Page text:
Introduction and description
Liquorice or licorice comes from the root of Glycyrrhiza glabra, a leguminous plant native to southern Europe and parts of Asia. It is not botanically related to anise, star anise, or fennel, which are sources of similar flavouring compounds. The word 'liquorice'/'licorice' is derived from the Greek (glukurrhiza), meaning "sweet root". And liquorice is not only used as a sweet but has healing properties.
Glycyrrhizin is the main sweet-tasting compound from liquorice root. It is 30–50 times as sweet as sucrose (table sugar). Pure glycyrrhizin is odorless. Although sweet, the taste sensation of glycyrrhizin is different from that of sugar. The sweetness of glycyrrhizin has a slower onset than sugar has, and lingers in the mouth for some time. Unlike the artificial sweetener aspartame, glycyrrhizin maintains its sweetness under heating. Glycyrrhizin is used as a flavoring in some sweets, pharmaceuticals, and tobacco products.
In Japan, where concern over the safety of artificial sweeteners during the 1970s led to a shift towards plant-derived sugar substitutes, glycyrrhizin is a commonly used sweetener, often used in combination with another plant-based sweetener, stevia.
Glycyrrhizin and other licorice root products have been used for numerous medical purposes, in particular, treatment of peptic ulcers and as an expectorant. According to MedlinePlus and the Natural Medicines Comprehensive Database, licorice is "possibly effective" for dyspepsia in combination with other herbs. Regarding stomach ulcers, specifically, there is "some evidence...that specially prepared licorice will speed the healing of stomach ulcers"
An un-blinded study of 82 patients from the early 1980s, published in the British Medical Journal, reported that Caved-S had a therapeutic effect is similar to that of cimetidine in the treatment of gastric ulcers.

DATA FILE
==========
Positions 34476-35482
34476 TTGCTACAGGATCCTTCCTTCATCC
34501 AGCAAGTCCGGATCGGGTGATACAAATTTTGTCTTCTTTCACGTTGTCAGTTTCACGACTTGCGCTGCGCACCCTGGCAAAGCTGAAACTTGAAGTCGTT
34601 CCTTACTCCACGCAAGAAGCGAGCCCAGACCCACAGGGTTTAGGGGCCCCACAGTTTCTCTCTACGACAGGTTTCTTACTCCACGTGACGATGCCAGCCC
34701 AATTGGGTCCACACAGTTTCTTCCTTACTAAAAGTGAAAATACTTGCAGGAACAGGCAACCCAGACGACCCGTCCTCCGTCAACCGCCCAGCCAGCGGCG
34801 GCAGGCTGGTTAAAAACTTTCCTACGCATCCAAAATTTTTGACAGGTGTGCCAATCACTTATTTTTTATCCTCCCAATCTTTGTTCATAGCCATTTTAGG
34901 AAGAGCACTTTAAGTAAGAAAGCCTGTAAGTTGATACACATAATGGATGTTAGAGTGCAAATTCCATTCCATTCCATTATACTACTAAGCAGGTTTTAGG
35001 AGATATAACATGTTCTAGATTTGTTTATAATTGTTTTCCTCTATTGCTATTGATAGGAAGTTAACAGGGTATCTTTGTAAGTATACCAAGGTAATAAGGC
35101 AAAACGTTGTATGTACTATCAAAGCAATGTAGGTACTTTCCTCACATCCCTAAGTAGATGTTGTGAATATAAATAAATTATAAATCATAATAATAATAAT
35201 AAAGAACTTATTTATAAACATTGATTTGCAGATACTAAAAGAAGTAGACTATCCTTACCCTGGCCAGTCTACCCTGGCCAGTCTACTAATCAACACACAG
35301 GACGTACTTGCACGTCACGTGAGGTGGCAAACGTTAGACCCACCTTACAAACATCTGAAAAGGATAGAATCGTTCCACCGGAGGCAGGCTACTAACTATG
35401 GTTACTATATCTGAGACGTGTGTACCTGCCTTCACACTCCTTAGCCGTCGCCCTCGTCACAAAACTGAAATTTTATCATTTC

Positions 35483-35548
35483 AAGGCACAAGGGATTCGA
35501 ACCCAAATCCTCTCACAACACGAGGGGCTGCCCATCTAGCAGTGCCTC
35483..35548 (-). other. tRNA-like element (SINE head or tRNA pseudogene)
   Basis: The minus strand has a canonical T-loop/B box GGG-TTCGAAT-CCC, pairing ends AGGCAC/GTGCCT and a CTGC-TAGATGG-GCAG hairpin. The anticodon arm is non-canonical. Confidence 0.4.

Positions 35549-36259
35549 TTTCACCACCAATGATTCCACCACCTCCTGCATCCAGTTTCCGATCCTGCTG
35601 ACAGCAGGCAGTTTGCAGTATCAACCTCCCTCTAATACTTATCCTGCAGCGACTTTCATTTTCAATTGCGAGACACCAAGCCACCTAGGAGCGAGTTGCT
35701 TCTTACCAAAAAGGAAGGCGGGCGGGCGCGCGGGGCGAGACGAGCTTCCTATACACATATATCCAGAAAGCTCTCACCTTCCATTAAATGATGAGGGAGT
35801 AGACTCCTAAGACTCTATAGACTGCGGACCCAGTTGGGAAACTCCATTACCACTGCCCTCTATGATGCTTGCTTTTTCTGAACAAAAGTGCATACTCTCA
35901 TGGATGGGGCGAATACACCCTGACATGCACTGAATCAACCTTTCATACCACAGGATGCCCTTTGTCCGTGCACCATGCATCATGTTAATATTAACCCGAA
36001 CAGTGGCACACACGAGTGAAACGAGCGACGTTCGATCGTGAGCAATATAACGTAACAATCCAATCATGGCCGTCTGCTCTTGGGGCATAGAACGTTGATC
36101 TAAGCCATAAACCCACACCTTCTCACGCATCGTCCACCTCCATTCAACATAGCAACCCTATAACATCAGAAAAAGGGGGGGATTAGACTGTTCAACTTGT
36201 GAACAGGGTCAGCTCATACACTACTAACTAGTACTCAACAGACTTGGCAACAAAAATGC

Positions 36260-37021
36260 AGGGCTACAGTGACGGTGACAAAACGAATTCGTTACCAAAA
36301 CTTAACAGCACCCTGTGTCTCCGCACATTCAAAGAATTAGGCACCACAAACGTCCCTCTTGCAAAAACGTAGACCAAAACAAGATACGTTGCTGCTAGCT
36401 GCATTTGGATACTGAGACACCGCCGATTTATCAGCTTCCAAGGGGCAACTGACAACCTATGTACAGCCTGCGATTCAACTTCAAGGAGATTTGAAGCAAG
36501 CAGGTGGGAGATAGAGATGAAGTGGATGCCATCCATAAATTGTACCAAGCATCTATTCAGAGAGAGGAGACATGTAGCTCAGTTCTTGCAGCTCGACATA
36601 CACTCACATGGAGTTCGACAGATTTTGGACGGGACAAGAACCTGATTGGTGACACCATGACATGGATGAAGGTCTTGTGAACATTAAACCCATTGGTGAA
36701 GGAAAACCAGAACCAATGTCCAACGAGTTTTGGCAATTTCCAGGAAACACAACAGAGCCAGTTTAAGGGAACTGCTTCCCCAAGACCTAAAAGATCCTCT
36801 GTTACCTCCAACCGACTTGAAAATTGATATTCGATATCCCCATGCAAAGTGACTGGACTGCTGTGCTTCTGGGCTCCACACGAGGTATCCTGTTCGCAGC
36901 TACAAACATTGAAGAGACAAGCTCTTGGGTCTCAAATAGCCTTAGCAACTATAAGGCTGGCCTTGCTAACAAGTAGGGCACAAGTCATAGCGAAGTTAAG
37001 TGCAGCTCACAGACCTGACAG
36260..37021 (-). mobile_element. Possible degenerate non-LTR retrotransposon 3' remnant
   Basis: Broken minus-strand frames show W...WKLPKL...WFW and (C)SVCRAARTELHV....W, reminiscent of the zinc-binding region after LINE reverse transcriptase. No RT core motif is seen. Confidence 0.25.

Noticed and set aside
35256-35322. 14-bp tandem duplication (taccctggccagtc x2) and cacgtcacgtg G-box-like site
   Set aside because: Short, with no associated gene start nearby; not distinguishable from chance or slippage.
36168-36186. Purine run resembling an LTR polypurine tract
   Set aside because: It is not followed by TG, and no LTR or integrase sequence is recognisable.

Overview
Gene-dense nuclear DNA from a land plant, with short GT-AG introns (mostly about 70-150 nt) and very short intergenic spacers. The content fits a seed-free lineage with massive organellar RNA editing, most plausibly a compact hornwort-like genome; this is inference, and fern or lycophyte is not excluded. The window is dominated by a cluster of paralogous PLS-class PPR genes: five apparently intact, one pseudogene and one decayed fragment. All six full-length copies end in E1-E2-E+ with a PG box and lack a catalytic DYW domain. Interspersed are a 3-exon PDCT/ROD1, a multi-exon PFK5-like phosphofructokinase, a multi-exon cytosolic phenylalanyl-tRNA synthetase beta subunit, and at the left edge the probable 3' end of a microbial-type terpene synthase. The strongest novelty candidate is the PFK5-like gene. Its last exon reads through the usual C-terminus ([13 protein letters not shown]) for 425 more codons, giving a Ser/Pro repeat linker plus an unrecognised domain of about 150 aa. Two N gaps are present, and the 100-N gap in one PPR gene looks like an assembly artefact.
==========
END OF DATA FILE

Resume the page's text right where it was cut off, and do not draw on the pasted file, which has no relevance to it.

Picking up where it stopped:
“It should not be used regularly as it causes potassium loss and hypokalemia, but it does have some medicinal efficacy as a one off treatment”.
Liquorice is found in a wide variety of liquorice candies or sweets.
In the Netherlands, where liquorice candy ("drop") is one of the most popular forms of sweet, the liquorice is mixed with mint, menthol or with laurel. It is also mixed with ammonium chloride ('salmiak'). The most popular liquorice, known in the Netherlands as zoute drop (salty liquorice) actually contains very little salt, i.e. Sodium; “the salty taste is probably due to ammonium chloride”.
Pontefract in Yorkshire was the first place where liquorice mixed with sugar began to be used as a sweet in the same way it is in the modern day. Pontefract cakes were originally made there. In County Durham, Yorkshire and Lancashire it is colloquially known as Spanish, supposedly because Spanish monks grew liquorice root at Rievaulx Abbey near Thirsk.
Liquorice allsorts are sweets made of liquorice, sugar, coconut, aniseed jelly, fruit flavourings, and gelatine. They were first produced in Sheffield, England, by Geo. Bassett & Co Ltd . Bassetts were taken over by Cadbury's but the name remains.
Liquorice flavouring is also used in soft drinks, and in some herbal infusions where it provides a sweet aftertaste. The flavour is common in medicines to disguise unpleasant flavours.
Liquorice is popular in Italy (particularly in the South) and Spain in its natural form.
In Calabria a popular liqueur is made from pure liquorice extract. Liquorice is also very popular in Syria where it is sold as a drink.
Chinese cuisine uses liquorice as a culinary spice for savoury foods. It is often employed to flavour broths and foods simmered in soy sauce.
It is all too easy to overdose on liquorice as the flavour for some is very appealing. Do not overdose!!
Excessive consumption of liquorice or liquorice candy is known to be toxic to the liver and may produce hypertension. Most cases of hypertension from liquorice were caused by eating too much concentrated liquorice candy. The European Commission 2008 report suggested that "people should not consume any more than 100mg of glycyrrhizic acid a day, for it can raise blood pressure or cause muscle weakness, chronic fatigue, headaches or swelling, and lower testosterone levels in men."
Haribo, manufacturer of Pontefract cakes, stated: "Haribo advises, as with any other food, liquorice products should be eaten in moderation." Do not overdose.
How it works
The observations describe the healing effects of liquorice and their mechanism of action.
Too easy to overdose - take care
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Wisdom, Inspiration, Divine love & Bliss
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